An adult ADHD assessment usually involves an ADHD-experienced psychiatrist or psychologist conducting a clinical interview with the person and often with a partner and parent(s).

This will include asking about your early development including developmental milestones, academic and social development, signs and symptoms of ADHD, and your mental health history. You will usually be asked to provide your school reports, so the clinician can look for any evidence of symptoms in childhood as reported by teachers.

As ADHD is a neurodevelopmental condition, evidence of the symptoms in childhood before age 12 is needed. You and your family, and sometimes a partner or close friend, will be asked to complete rating scales for ADHD symptoms, in both childhood and current symptoms as an adult.

There should be a thorough examination of other possible diagnoses that may account for apparent ADHD symptoms; and other common co-occurring conditions should also be explored and diagnosed if present.

Australia’s National Health and Medical Research Council has just approved an evidence-based clinical practice guideline for the diagnosis and treatment of ADHD in Australia, ahead of its release in October.

The guideline explains the diagnostic process and the most helpful treatments so clinicians can provide consistent and evidence-based assessments and treatment for people with ADHD. It’s hoped this will lead to easier access to diagnosis and support.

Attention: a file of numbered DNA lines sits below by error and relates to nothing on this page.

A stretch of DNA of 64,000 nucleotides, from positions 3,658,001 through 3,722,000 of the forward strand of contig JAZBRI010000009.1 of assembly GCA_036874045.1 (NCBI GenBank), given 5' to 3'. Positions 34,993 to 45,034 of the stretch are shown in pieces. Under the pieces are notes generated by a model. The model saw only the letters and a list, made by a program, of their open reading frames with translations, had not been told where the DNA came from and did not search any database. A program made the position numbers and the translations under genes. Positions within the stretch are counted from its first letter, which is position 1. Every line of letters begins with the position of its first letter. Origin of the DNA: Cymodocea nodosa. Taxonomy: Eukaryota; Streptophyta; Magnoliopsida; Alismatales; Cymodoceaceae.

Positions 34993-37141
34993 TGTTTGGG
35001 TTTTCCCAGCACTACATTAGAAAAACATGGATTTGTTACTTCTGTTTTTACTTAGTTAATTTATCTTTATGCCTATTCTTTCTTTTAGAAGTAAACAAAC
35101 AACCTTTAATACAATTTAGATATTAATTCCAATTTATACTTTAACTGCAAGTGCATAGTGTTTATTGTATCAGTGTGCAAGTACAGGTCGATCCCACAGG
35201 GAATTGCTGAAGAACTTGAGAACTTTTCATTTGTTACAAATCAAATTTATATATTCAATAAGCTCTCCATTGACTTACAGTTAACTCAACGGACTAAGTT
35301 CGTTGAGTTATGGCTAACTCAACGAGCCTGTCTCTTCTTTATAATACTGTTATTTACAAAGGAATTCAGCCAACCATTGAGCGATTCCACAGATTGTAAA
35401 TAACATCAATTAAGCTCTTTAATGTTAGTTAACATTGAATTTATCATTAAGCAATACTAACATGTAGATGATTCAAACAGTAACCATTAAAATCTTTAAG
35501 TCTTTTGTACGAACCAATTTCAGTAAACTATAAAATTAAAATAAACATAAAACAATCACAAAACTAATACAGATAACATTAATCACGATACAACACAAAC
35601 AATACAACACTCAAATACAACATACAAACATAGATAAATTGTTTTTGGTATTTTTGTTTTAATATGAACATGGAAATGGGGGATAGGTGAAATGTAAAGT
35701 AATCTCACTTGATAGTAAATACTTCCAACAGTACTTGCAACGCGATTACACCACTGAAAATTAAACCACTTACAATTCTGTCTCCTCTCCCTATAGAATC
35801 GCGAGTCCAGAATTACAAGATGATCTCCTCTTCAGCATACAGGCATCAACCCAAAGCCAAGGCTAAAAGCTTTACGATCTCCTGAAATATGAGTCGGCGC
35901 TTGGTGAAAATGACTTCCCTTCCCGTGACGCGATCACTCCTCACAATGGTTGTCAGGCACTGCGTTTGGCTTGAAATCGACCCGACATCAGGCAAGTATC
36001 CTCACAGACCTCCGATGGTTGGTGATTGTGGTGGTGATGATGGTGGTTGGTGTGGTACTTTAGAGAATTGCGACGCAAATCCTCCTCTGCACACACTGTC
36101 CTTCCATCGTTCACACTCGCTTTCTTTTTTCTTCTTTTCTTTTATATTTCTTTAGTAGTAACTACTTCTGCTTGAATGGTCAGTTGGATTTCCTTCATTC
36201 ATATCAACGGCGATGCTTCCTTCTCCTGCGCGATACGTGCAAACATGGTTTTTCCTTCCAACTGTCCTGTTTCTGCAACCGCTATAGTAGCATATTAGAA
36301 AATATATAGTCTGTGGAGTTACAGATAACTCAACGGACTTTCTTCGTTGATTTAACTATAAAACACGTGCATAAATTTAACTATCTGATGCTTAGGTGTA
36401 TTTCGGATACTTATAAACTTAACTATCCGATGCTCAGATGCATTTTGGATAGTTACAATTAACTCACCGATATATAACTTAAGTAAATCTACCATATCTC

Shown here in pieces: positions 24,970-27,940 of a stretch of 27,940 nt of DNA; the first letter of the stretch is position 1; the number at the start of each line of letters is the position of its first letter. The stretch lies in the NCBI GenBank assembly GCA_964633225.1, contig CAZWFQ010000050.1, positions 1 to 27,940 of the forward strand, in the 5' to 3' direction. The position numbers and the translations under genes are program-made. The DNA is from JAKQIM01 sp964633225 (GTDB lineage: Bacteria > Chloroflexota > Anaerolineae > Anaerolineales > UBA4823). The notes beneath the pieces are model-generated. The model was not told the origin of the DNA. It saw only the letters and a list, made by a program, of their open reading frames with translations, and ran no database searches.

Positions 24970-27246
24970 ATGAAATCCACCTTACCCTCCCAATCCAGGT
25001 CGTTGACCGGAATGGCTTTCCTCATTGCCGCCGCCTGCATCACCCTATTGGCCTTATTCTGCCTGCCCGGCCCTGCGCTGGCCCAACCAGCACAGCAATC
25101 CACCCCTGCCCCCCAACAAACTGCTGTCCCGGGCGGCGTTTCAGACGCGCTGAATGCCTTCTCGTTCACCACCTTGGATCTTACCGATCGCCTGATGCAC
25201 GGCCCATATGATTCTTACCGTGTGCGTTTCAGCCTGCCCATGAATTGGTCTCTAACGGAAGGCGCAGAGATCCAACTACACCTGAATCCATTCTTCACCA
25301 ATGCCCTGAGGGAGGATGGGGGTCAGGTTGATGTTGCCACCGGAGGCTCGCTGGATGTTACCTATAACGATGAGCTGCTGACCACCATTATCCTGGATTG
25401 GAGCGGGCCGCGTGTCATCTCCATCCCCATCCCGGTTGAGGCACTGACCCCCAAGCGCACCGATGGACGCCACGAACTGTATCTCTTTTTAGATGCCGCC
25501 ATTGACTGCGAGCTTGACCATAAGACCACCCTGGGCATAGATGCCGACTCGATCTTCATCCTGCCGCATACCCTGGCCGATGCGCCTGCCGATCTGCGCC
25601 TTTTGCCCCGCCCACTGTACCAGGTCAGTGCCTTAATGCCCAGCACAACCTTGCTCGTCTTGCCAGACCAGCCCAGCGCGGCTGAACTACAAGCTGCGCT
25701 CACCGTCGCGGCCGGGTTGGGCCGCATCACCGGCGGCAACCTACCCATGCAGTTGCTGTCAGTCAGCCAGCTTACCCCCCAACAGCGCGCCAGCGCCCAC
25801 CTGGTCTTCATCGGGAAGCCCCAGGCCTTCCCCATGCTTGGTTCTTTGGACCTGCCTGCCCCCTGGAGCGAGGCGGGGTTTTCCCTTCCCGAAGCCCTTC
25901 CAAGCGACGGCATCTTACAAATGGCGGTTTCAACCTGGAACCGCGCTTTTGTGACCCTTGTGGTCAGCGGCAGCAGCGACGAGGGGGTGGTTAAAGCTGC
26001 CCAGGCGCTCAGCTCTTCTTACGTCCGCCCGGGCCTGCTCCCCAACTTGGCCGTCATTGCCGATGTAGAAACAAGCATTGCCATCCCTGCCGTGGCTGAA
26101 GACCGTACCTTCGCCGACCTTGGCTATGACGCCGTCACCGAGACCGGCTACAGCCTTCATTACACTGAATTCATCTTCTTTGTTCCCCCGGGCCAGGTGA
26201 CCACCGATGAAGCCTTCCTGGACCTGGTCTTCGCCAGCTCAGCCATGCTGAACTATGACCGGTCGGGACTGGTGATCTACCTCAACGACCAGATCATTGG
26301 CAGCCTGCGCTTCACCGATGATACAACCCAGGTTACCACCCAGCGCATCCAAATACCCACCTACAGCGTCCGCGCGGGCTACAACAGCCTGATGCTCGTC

What might a diagnosis mean for you?

Finally receiving an ADHD diagnosis for many is a positive, life-changing experience. It can make sense of a lifetime of unexplained difficulties, often attributed incorrectly to being “lazy” or “incompetent”.

An awareness can result in a fuller understanding yourself and why your life may have taken a certain path. It can explain why certain things happened to you, why you experienced anxiety and depression but it didn’t go away with treatment, and why your trajectory has perhaps not been the norm.

It is not an easy process. Some experience a period of grief following a diagnosis when they reflect on how their life may have been different had they known and received support and understanding from an early age.

However, diagnosis can allow you to access medication which, for most people, is effective in reducing the core symptoms of ADHD and can result in clarity and focus.

You can also access psychological therapy, ADHD coaching and occupational therapy support to make changes in your life to minimise your symptoms and maximise your strengths.

An adult ADHD diagnosis can help you reject damaging self-beliefs. You may finally understand yourself as different, not defective, and see your strengths and value.


Tamara May, Psychologist and Research Associate in the Department of Paediatrics, Monash University

This article is republished from The Conversation under a Creative Commons license. Read the original article.